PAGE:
Although inhaled corticosteroids are first-line anti-inflammatory agents and acceptable for primary therapy of moderate asthma in children, the antiasthmatic prophylactic agents cromolyn sodium, nedocromil sodium, and leukotriene modifiers may be used as an initial choice for long-term control therapy in mild persistent asthma (step 2 therapy) with children, because these medications have excellent safety profiles.

Acute severe asthma

Inhaled corticosteroids have not been considered useful for treatment of acute severe asthma episodes. In fact, drug labeling contraindicates this use because there is no bronchodilator effect. In addition, the dose of inhaled steroids is low compared with oral administration.

However, one study examined the addition of high, cumulative doses of inhaled flunisolide added to albuterol in emergency room treatment of acute adult asthma. Both drugs were given by MDI with a spacer. Flunisolide was given asfour puffs (250 [micro]g/actuation) every 10 minutes. Their protocol allowed three hours of this treatment with a cumulative dose of 6 mg of flunisolide each hour, and equally aggressive albuterol dosing.

The use of flunisolide resulted in better lung function at 90 minutes and afterward compared with the use of albuterol alone. Although preliminary, these results suggest that the contraindication to the use of inhaled corticosteroids for treating acute severe asthma may need to be reconsidered.

Other considerations for inhaled corticosteroid use

Other considerations in the clinical application of inhaled corticosteroids are as follows:

* High-dose inhaled steroids can be tried in cases of severe persistent asthma to replace or reduce oral corticosteroid dependence. High doses of inhaled steroids are two to four times the usual recommended dose. Oral steroid therapy can be reduced slowly while monitoring the patient's pulmonary function.

* Although more control may be achieved with high doses of inhaled steroids, side effects, including systemic effects, are also likely to increase with inhaled doses above 1 mg/day. However, if oral steroids can be replaced or even reduced, this can be an overall improvements in the risk-to-benefit ratio.

* MDI-formulated corticosteroids should be administered for oral inhalation using a reservoir device (preferably a holding chamber rather than a spacer) and all formulations should include mouth rinsing, to reduce the risk of oropharyngeal candidiasis or other fungal infections and to reduce systemic absorption from swallowed drug.

* Use of a long-acting [beta]2 agonist such as salmeterol in subjects with inadequate symptom control who are already receiving low to moderate doses of inhaled corticosteroids may prevent the need to increase the inhaled corticosteroid dose.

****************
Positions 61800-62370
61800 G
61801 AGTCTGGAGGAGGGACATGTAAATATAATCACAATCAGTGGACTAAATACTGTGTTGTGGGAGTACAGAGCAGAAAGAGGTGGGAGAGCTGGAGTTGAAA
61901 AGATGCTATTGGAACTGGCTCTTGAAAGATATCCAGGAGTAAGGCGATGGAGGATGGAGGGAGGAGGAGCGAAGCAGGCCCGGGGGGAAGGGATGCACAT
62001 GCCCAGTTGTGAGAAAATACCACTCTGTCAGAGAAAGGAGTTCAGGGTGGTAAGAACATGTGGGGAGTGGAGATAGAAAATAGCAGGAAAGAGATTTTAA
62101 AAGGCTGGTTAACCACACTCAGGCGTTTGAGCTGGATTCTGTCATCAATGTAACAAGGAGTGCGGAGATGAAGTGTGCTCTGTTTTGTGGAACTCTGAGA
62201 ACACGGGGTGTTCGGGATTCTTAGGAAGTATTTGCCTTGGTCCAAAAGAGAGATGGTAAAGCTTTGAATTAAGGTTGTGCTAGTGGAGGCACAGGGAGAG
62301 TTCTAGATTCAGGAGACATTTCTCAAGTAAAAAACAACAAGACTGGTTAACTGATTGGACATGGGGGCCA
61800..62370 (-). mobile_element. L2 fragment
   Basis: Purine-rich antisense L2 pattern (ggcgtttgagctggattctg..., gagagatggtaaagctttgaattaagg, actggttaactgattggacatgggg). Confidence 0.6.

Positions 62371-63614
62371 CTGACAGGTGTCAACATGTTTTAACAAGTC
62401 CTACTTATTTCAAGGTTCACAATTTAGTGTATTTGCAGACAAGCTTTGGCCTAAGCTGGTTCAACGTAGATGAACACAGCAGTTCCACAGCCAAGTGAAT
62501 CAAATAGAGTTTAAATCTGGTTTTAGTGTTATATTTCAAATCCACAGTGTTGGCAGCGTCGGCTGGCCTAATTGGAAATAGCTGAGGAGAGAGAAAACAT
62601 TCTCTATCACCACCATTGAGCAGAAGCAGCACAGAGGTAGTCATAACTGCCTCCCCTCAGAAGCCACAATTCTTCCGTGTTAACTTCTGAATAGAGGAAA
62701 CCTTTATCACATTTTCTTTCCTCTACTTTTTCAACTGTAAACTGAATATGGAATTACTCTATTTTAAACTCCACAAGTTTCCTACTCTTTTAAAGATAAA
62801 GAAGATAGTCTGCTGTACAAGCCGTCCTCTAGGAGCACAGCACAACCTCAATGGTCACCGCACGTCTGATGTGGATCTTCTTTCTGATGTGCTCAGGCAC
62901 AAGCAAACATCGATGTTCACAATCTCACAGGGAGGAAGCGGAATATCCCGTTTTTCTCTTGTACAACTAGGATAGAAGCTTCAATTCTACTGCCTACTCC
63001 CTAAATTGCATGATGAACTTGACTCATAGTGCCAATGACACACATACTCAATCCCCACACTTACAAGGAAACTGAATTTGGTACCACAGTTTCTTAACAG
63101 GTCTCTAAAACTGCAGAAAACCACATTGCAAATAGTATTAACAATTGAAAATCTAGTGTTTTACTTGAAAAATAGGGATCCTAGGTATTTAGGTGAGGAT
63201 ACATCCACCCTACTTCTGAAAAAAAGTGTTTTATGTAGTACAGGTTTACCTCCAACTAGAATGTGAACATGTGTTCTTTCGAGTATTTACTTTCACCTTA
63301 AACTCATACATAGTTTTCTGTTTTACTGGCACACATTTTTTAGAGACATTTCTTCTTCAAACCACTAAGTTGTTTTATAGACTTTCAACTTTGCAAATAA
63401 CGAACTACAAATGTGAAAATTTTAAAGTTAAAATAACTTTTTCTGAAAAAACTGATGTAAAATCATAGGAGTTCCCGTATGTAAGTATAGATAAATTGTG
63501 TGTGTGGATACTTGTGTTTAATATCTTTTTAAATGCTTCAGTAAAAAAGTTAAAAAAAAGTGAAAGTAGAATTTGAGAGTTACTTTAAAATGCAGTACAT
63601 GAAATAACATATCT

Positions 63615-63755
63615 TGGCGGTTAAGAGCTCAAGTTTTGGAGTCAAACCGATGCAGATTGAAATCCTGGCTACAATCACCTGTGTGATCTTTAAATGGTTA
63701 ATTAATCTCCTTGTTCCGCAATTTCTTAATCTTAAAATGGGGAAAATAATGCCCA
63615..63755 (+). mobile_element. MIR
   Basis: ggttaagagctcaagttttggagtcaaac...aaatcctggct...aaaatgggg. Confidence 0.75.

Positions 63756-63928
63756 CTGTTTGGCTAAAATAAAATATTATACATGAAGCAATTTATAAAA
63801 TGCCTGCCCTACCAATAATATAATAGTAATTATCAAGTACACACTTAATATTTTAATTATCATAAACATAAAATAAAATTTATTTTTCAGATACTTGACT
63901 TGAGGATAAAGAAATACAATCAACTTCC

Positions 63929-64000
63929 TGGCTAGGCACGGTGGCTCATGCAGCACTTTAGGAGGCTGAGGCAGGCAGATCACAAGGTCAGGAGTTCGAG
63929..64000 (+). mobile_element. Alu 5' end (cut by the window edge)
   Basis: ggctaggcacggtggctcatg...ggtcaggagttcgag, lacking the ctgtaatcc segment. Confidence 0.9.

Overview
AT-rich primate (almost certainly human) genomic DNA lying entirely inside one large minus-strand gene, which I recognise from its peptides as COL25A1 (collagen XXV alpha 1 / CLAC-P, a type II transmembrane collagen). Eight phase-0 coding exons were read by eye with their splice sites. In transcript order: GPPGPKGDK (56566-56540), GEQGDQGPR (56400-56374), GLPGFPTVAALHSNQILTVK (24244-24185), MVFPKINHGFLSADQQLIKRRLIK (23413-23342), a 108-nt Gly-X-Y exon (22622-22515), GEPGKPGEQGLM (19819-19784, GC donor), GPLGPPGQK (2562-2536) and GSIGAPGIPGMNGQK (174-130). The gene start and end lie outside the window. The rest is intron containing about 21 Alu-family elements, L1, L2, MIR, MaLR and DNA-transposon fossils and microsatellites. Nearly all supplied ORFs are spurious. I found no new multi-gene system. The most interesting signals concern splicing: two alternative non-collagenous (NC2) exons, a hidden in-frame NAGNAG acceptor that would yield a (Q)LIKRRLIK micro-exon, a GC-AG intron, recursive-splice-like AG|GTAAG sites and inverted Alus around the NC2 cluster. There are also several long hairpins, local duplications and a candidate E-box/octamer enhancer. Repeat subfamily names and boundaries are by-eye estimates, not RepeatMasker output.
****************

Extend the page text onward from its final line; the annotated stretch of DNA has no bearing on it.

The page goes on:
* The use of long-term [beta]2 agonist with corticosteroid use can improve lung function.

* Compliance with prescribed steroid therapy by inhalation appears to be poor and can be a complicating factor in the management of asthma and COPD. The ability to reduce agents or move to once-a-day dosing may be of benefit.


The use of steroids in COPD is recognized as having potential action in relieving symptoms, and exacerbations, but has little to no effect on FEV1. The use of corticosteroids is described in the American Thoracic Society guidelines, as well as in the GOLD guidelines.

COPD is characterized by a different pattern of inflammatory cells than is seen in asthma. Whereas eosinophils predominate in asthma, neutrophils are mostly seen in COPD. Oral and inhaled corticosteroids do not influence the inflammatory changes driven by neutrophils.

Studies that are available demonstrate that corticosteroid use in COPD reduces exacerbations, symptoms, and even mortality, but has little effect on pulmonary function results. However, other studies have found that inhaled corticosteroids may slow the decline of FEV1.

In acute exacerbations of COPD, oral or parenteral steroids are often given. Short-term corticosteroid therapy has shown benefit in hospitalized patients. Patient with stable COPD should not be given systemic corticosteroids.

By Doug Gardenhire MS, RRT-NPS

Doug Gardenhire will be a featured speaker at the 9th annual Focus Conference May 14-16, 2009 Disney's Coronado Springs Resort Orlando, Florida

Douglas S. Gardenhire is a veteran therapist, author, educator and lecturer and the Director of Clinical Education in the Respiratory Care Program at Georgia State University.
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Author:Gardenhire, Doug
Publication:FOCUS: Journal for Respiratory Care & Sleep Medicine
Date:Jan 1, 2009